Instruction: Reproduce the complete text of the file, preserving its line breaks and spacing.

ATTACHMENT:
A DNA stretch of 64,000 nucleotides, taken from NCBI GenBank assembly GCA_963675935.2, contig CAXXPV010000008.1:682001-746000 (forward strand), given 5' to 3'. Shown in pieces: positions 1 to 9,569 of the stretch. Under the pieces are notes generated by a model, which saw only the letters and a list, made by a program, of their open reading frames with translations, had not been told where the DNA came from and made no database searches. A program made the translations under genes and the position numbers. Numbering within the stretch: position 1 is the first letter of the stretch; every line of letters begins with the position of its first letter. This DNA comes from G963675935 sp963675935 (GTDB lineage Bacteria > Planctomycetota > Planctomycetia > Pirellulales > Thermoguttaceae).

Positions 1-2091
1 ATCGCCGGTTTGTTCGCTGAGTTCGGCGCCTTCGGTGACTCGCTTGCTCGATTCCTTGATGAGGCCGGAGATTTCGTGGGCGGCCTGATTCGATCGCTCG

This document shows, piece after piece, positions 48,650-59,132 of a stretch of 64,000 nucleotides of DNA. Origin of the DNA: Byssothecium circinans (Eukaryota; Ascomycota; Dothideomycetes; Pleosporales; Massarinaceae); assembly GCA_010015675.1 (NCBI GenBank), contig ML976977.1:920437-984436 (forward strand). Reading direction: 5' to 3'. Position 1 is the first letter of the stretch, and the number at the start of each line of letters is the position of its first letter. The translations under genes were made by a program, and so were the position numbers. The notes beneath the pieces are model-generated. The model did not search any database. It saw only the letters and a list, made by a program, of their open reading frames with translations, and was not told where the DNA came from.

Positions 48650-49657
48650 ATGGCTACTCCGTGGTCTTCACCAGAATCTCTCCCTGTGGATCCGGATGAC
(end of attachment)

A DNA stretch of 64,000 nucleotides, taken from NCBI GenBank assembly GCA_963675935.2, contig CAXXPV010000008.1:682001-746000 (forward strand), given 5' to 3'. Shown in pieces: positions 1 to 9,569 of the stretch. Under the pieces are notes generated by a model, which saw only the letters and a list, made by a program, of their open reading frames with translations, had not been told where the DNA came from and made no database searches. A program made the translations under genes and the position numbers. Numbering within the stretch: position 1 is the first letter of the stretch; every line of letters begins with the position of its first letter. This DNA comes from G963675935 sp963675935 (GTDB lineage Bacteria > Planctomycetota > Planctomycetia > Pirellulales > Thermoguttaceae).

Positions 1-2091
1 ATCGCCGGTTTGTTCGCTGAGTTCGGCGCCTTCGGTGACTCGCTTGCTCGATTCCTTGATGAGGCCGGAGATTTCGTGGGCGGCCTGATTCGATCGCTCG

This document shows, piece after piece, positions 48,650-59,132 of a stretch of 64,000 nucleotides of DNA. Origin of the DNA: Byssothecium circinans (Eukaryota; Ascomycota; Dothideomycetes; Pleosporales; Massarinaceae); assembly GCA_010015675.1 (NCBI GenBank), contig ML976977.1:920437-984436 (forward strand). Reading direction: 5' to 3'. Position 1 is the first letter of the stretch, and the number at the start of each line of letters is the position of its first letter. The translations under genes were made by a program, and so were the position numbers. The notes beneath the pieces are model-generated. The model did not search any database. It saw only the letters and a list, made by a program, of their open reading frames with translations, and was not told where the DNA came from.

Positions 48650-49657
48650 ATGGCTACTCCGTGGTCTTCACCAGAATCTCTCCCTGTGGATCCGGATGAC